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I'm not sure this is possible. I am looking for someone who can edit and sell. I have a series of books I can't get them off the ground. I am editing and selling challenged. I would be open to additions to the fiction novels. I wrote first paragraph books for the kids. 120-200 pages. I am published by a small publisher. They don't have much interest because of my low sales.

Where can I look to find someone like this?

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    Welcome to the site, Renee! You might want to have a look at our site tour if you haven't already. I've lightly edited this question to avoid it accumulating close-votes, as it's a valid question: How do I find a collaborator of a certai, specific type? – Neil Fein May 3 '18 at 22:38
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    I'm afraid seeking a co-author (or any other type of service) is off-topic on Writing.SE. We're a Q&A site, and individuals seeking personal recommendations just don't work within that format. – Standback May 3 '18 at 22:46
  • @NeilFein There are existing questions about how to find co-authors; e.g. writing.stackexchange.com/questions/12777/… . – Standback May 3 '18 at 22:46
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    There's also e.g. Where is a good place to find beta readers? If this is deemed off topic, there's probably a number of such questions that we'll want to reevaluate. – a CVn May 6 '18 at 13:46
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You probably won't want to hear this answer!

But I think you need to learn to edit and sell your own work.

There are hundreds of great writing and editing books out there and you need to devour them. Then you need to read read read in your own genre to find out what works and what sells. Then you need to practise practise practise until you've honed that skill. Writing is a craft like any other, like learning to play the piano.

As the other posters have suggested, if you really aren't prepared to do that, you MAY find a co-author (the @NeilFein link has some suggestions) but I can't see it being easy. For these reasons:

  1. Most good writers aren't going to want to write someone else's story unless they're ghostwriting for a reasonable sum. Are you planning on paying someone upfront to write and sell for you? Or are you expecting them to put in all the work upfront with potentially no return down the line?

  2. There are editing services out there (some amateur and some professional) and I have a team of beta readers who are experienced authors themselves and they edit my early drafts in return for me editing theirs. I have used professional editing services like The Literary Consultancy, a UK-based edit and sell service, where they pitch your book to agents if they think it's good enough. And my existing agents have hired ex-in-house professional editors from publishing houses to assist with edits before submission.

But what all of these editing 'services' provide is nothing close to a rewrite of my novel. All they do is provide a few pages of feedback on what they feel isn't working. They are just pointers. They are also just opinions (ones I don't always agree with). It's up to me to fix it. It's up to me to do the work. They don't rewrite it. If they did, it wouldn't be my book anymore.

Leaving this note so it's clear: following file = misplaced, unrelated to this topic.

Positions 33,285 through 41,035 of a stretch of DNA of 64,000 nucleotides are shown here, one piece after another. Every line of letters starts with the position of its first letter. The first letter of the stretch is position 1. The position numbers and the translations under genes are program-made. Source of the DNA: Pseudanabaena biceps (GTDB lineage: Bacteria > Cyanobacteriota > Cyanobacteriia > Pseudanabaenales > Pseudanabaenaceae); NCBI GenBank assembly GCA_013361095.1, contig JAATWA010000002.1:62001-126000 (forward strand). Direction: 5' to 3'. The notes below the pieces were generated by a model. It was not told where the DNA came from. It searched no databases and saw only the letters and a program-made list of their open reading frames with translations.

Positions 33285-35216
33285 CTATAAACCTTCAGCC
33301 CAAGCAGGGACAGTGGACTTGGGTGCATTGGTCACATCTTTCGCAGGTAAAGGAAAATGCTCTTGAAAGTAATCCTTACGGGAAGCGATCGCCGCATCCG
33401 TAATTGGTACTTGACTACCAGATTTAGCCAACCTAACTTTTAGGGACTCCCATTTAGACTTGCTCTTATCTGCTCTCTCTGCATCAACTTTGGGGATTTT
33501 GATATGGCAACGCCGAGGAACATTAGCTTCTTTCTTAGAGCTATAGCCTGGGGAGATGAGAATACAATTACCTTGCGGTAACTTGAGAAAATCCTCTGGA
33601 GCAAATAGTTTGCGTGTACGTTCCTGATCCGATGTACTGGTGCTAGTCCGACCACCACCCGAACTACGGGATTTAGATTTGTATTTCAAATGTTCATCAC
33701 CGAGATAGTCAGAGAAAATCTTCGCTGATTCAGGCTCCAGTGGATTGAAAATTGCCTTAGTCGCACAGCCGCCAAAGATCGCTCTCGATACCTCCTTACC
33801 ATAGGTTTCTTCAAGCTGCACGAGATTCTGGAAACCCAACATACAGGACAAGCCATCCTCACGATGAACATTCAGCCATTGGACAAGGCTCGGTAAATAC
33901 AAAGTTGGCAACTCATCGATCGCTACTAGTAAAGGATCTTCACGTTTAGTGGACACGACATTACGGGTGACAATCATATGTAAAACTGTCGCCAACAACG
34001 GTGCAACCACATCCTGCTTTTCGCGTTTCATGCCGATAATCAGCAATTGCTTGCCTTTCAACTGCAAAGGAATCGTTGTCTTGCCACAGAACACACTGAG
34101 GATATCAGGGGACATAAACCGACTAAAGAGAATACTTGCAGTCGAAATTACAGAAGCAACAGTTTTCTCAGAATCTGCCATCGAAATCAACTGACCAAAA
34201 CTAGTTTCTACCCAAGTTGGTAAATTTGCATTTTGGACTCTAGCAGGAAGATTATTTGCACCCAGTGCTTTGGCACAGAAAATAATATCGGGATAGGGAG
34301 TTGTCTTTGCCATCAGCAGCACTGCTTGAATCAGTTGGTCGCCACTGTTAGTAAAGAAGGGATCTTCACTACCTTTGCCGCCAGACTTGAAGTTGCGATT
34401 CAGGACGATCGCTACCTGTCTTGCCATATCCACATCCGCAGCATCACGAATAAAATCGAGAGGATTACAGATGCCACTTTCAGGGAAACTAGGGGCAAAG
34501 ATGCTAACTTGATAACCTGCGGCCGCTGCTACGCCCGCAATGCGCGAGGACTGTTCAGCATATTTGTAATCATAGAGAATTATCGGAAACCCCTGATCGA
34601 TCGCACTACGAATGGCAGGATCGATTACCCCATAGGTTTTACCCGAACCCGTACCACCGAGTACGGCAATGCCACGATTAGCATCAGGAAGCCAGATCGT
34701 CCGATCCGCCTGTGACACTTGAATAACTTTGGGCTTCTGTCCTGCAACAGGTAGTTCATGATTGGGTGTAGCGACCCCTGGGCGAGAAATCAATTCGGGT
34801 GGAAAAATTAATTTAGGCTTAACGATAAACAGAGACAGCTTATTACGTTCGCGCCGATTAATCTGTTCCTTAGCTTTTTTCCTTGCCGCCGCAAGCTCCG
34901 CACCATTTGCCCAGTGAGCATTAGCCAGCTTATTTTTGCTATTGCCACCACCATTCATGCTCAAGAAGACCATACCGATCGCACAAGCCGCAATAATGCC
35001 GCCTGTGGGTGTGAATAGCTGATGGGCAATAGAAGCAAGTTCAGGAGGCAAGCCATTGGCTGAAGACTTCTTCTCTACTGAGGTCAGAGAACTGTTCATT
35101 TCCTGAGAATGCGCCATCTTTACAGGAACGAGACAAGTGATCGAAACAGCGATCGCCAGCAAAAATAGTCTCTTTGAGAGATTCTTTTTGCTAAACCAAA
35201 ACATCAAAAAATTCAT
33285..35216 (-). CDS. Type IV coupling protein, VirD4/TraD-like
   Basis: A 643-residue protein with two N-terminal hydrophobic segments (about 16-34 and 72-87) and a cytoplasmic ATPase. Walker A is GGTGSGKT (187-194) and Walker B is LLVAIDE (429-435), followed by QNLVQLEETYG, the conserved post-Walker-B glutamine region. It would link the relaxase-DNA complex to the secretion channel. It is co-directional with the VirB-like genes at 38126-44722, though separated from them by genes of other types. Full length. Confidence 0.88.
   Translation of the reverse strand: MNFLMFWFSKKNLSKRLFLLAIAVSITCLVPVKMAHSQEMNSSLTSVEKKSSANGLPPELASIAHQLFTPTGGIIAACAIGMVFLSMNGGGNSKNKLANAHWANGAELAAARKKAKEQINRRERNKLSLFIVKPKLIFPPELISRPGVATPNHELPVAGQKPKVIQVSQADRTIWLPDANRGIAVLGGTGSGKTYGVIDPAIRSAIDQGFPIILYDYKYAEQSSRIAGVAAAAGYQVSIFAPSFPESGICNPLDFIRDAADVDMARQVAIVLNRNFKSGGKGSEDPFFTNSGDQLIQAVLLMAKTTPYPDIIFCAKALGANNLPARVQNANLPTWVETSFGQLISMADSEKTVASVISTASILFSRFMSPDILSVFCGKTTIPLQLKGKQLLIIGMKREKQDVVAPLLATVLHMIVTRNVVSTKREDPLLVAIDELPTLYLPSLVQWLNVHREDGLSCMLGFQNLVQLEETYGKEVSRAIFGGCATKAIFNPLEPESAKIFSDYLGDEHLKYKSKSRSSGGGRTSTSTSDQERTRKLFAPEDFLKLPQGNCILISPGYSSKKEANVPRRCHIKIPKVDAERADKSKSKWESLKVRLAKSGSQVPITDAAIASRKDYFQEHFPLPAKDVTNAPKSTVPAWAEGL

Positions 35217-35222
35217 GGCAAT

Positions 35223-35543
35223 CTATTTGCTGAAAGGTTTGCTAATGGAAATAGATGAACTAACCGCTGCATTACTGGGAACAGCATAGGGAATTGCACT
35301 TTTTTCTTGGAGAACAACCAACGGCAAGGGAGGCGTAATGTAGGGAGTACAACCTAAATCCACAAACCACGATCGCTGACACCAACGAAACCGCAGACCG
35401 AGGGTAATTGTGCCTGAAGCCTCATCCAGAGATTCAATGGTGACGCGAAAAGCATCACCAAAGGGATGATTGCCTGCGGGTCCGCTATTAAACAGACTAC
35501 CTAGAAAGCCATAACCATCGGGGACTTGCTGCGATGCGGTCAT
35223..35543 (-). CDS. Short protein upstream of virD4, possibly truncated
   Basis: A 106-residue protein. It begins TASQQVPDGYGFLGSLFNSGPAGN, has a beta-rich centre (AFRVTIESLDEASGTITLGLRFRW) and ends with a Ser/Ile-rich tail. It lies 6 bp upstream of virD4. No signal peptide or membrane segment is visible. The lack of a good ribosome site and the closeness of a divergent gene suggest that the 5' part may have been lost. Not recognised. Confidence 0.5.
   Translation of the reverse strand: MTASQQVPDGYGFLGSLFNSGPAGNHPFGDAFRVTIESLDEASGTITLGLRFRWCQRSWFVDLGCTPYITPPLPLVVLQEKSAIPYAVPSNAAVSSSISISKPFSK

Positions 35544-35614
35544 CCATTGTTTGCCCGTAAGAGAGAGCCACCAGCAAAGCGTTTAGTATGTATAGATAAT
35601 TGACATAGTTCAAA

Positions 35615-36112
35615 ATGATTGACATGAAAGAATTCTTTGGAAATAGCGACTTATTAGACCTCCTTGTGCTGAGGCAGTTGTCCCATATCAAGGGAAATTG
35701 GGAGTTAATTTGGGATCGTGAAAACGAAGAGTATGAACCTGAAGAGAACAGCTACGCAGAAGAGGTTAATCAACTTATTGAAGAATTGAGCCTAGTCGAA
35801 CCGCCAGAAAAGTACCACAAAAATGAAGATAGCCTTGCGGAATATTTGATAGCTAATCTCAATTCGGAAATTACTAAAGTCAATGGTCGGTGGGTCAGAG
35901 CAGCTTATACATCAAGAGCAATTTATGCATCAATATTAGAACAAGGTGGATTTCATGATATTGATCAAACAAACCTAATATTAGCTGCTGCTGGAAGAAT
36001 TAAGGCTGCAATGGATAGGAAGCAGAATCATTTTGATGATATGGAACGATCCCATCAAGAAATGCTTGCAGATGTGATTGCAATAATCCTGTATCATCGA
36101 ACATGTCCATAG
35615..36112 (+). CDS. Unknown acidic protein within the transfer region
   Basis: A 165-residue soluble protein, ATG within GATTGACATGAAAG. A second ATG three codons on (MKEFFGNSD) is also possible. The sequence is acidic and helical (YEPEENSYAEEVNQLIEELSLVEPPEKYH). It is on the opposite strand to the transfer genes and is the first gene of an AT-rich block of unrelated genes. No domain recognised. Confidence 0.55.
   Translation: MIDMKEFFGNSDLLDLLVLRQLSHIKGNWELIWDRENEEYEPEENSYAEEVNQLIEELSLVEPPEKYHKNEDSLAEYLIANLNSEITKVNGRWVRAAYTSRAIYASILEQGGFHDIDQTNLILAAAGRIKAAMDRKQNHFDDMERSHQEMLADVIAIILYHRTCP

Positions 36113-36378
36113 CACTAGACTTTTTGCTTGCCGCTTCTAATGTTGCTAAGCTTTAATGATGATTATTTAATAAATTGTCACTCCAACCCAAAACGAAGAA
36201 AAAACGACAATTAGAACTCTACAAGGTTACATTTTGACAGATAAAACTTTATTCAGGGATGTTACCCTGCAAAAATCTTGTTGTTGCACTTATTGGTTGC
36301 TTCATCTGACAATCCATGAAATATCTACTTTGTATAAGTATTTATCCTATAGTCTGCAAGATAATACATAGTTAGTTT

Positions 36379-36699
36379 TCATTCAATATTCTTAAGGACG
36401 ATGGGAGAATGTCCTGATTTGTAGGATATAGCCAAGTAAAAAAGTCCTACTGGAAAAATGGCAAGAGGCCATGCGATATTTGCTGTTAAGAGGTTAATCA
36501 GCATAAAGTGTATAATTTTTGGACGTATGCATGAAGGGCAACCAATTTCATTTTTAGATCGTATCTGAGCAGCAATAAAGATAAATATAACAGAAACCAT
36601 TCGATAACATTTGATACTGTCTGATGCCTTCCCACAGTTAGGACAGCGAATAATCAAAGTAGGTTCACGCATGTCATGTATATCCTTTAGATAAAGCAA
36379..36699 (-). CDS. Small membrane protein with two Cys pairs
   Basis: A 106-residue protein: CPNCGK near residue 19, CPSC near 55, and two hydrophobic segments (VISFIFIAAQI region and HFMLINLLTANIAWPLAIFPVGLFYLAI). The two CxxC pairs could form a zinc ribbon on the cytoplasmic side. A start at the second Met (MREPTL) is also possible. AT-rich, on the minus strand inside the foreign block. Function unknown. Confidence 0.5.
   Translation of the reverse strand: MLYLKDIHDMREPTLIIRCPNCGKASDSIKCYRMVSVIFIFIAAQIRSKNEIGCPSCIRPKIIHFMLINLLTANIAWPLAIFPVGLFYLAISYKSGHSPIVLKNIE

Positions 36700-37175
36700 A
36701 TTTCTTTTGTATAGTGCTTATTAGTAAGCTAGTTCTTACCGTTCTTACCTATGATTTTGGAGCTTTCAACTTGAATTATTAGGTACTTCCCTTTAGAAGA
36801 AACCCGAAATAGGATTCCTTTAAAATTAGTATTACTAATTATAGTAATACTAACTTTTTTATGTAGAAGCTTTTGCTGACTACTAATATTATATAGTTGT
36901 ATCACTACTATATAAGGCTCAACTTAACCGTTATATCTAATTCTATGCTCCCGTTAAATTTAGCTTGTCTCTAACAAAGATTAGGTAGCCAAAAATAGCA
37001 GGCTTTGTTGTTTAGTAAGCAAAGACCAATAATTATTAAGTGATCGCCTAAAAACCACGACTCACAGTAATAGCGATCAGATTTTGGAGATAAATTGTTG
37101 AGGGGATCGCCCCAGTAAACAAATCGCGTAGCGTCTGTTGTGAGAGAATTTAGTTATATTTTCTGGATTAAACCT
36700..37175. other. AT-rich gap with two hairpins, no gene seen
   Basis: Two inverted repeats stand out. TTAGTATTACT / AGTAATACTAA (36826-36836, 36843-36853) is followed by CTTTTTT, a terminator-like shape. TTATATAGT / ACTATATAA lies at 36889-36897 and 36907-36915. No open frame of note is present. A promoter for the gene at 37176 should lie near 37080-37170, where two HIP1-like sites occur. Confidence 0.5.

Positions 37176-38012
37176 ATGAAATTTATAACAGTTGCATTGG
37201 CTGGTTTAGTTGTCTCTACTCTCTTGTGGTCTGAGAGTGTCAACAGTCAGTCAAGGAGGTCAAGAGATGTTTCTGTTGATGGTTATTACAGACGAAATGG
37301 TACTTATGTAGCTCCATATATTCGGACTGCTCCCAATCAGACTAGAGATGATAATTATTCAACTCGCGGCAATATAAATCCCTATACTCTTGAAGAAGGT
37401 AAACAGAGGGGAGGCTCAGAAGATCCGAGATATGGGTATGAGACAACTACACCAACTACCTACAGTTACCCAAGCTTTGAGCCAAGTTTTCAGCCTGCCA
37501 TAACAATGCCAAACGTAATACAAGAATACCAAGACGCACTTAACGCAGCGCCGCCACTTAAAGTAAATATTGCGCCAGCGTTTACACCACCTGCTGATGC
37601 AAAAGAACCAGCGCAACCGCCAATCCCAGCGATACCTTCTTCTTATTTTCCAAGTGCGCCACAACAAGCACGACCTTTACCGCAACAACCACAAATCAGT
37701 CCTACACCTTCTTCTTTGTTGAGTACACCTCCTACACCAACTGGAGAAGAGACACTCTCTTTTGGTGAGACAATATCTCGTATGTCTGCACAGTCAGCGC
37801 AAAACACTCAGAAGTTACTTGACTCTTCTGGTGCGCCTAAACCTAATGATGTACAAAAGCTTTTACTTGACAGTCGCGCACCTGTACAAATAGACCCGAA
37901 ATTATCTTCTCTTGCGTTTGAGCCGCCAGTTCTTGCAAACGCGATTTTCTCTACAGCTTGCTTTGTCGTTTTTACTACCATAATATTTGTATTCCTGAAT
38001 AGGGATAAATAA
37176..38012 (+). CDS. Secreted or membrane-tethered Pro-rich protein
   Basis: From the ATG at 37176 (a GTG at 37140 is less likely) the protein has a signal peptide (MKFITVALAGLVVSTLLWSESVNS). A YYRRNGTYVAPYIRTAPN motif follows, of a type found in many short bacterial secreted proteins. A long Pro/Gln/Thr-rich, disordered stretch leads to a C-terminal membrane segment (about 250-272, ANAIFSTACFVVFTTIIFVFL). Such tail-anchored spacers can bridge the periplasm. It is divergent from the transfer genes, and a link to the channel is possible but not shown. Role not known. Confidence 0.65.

1. Co-authoring can be problematic in that you may not see eye to eye on the direction the book should take. You may not see eye to eye on who to, and how to, pitch it. If you do attain success, you may also not see eye to eye on how to divide any profits.

  2. It also seems to me (and this is just me personally, other writers pitch in if you don't agree, I'd be interested to hear other points of view) that you are hoping to do the easiest part of the work (spilling out a poor first draft - and we all write poor first drafts, that's not a dig at you) and then passing the hardest part of it onto someone else while expecting (perhaps?) the largest part of, or at least half of, the reward?

What I mean is, for me personally, that shitty first draft is fun! Plotting is fun, coming up with exciting characters, writing pithy dialogue, throwing action scenes down on the page, cobbling together that first draft -- these are the most exciting aspects of writing a story. I do it pretty quickly. Once a novel is outlined, I can write a 90,000 word first draft in ten weeks, because it's not a chore. It's fun! It's the best part!

What IS a chore, is making sure those characters are fully rounded, that the dialogue is bang on and realistic, that there are no plot holes, that every line is edited until nothing can be added and nothing taken away, and the images I've created are crystal clear. Editing my ten week draft takes six months of hard hard grind.

What's EVEN MORE of a chore is selling that novel. Researching agents in the right genre, who are looking for submissions, who I'd like to work with and who actually want to work with me. Writing cover letters that sum up my novel in one line and one paragraph. Writing synopses that outline my plot while making it sound like a thrill a minute instead of a chore list of 'this happened, that happened'. And honing the first three chapters so that the submission is unputdownable.

And the actual submission process itself is probably the most gruelling of all.

So, in short, what I'm saying is that I think you'll find it difficult to get this to work.

If anyone comes to me (and this has happened a few times) and says, I've outlined this great story, will you write it for me? I think to myself, you can take a funny run and jump! You have NO idea what you're asking of me! And then, I politely say, it's your story, I think you should write it yourself.

Good luck!

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